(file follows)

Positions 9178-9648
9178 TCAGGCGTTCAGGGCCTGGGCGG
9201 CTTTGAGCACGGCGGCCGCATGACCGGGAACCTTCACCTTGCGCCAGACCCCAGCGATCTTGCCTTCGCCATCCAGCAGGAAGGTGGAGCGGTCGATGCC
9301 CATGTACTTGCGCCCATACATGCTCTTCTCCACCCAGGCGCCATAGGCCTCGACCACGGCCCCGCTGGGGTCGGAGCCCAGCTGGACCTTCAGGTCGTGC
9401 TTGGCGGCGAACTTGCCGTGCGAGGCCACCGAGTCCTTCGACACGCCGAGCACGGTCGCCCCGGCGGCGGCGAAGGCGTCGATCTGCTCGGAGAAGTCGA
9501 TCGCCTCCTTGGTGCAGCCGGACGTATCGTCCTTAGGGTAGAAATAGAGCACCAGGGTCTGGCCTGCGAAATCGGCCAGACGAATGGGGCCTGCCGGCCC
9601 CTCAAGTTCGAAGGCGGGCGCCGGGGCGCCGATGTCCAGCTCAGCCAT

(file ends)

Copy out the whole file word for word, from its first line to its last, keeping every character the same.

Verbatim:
Positions 9178-9648
9178 TCAGGCGTTCAGGGCCTGGGCGG
9201 CTTTGAGCACGGCGGCCGCATGACCGGGAACCTTCACCTTGCGCCAGACCCCAGCGATCTTGCCTTCGCCATCCAGCAGGAAGGTGGAGCGGTCGATGCC
9301 CATGTACTTGCGCCCATACATGCTCTTCTCCACCCAGGCGCCATAGGCCTCGACCACGGCCCCGCTGGGGTCGGAGCCCAGCTGGACCTTCAGGTCGTGC
9401 TTGGCGGCGAACTTGCCGTGCGAGGCCACCGAGTCCTTCGACACGCCGAGCACGGTCGCCCCGGCGGCGGCGAAGGCGTCGATCTGCTCGGAGAAGTCGA
9501 TCGCCTCCTTGGTGCAGCCGGACGTATCGTCCTTAGGGTAGAAATAGAGCACCAGGGTCTGGCCTGCGAAATCGGCCAGACGAATGGGGCCTGCCGGCCC
9601 CTCAAGTTCGAAGGCGGGCGCCGGGGCGCCGATGTCCAGCTCAGCCAT